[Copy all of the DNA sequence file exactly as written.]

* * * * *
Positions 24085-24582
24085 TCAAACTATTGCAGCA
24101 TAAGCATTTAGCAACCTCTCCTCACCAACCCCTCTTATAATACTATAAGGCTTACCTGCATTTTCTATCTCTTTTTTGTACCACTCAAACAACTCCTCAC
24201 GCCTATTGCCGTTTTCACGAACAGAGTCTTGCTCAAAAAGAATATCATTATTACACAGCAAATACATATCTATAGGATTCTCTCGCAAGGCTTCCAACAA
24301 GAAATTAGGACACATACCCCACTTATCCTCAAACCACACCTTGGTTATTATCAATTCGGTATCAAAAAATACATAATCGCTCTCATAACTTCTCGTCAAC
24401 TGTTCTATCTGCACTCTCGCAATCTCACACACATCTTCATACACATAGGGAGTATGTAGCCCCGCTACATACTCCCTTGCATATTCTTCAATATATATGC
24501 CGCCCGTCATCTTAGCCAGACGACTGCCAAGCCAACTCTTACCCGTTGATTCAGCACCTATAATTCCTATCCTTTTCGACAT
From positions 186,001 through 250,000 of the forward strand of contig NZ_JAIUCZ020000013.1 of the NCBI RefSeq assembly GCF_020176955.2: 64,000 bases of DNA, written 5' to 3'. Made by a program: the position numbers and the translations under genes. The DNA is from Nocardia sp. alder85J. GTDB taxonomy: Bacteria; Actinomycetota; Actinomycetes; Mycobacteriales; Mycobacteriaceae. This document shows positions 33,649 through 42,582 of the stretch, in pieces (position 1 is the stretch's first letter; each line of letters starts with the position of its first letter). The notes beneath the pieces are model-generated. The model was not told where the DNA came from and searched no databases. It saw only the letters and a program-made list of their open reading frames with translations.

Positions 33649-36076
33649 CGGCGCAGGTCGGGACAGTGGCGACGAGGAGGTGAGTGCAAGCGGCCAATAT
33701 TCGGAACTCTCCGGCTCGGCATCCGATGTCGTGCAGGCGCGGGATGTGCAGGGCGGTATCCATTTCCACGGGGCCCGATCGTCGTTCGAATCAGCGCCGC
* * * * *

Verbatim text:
Positions 24085-24582
24085 TCAAACTATTGCAGCA
24101 TAAGCATTTAGCAACCTCTCCTCACCAACCCCTCTTATAATACTATAAGGCTTACCTGCATTTTCTATCTCTTTTTTGTACCACTCAAACAACTCCTCAC
24201 GCCTATTGCCGTTTTCACGAACAGAGTCTTGCTCAAAAAGAATATCATTATTACACAGCAAATACATATCTATAGGATTCTCTCGCAAGGCTTCCAACAA
24301 GAAATTAGGACACATACCCCACTTATCCTCAAACCACACCTTGGTTATTATCAATTCGGTATCAAAAAATACATAATCGCTCTCATAACTTCTCGTCAAC
24401 TGTTCTATCTGCACTCTCGCAATCTCACACACATCTTCATACACATAGGGAGTATGTAGCCCCGCTACATACTCCCTTGCATATTCTTCAATATATATGC
24501 CGCCCGTCATCTTAGCCAGACGACTGCCAAGCCAACTCTTACCCGTTGATTCAGCACCTATAATTCCTATCCTTTTCGACAT
From positions 186,001 through 250,000 of the forward strand of contig NZ_JAIUCZ020000013.1 of the NCBI RefSeq assembly GCF_020176955.2: 64,000 bases of DNA, written 5' to 3'. Made by a program: the position numbers and the translations under genes. The DNA is from Nocardia sp. alder85J. GTDB taxonomy: Bacteria; Actinomycetota; Actinomycetes; Mycobacteriales; Mycobacteriaceae. This document shows positions 33,649 through 42,582 of the stretch, in pieces (position 1 is the stretch's first letter; each line of letters starts with the position of its first letter). The notes beneath the pieces are model-generated. The model was not told where the DNA came from and searched no databases. It saw only the letters and a program-made list of their open reading frames with translations.

Positions 33649-36076
33649 CGGCGCAGGTCGGGACAGTGGCGACGAGGAGGTGAGTGCAAGCGGCCAATAT
33701 TCGGAACTCTCCGGCTCGGCATCCGATGTCGTGCAGGCGCGGGATGTGCAGGGCGGTATCCATTTCCACGGGGCCCGATCGTCGTTCGAATCAGCGCCGC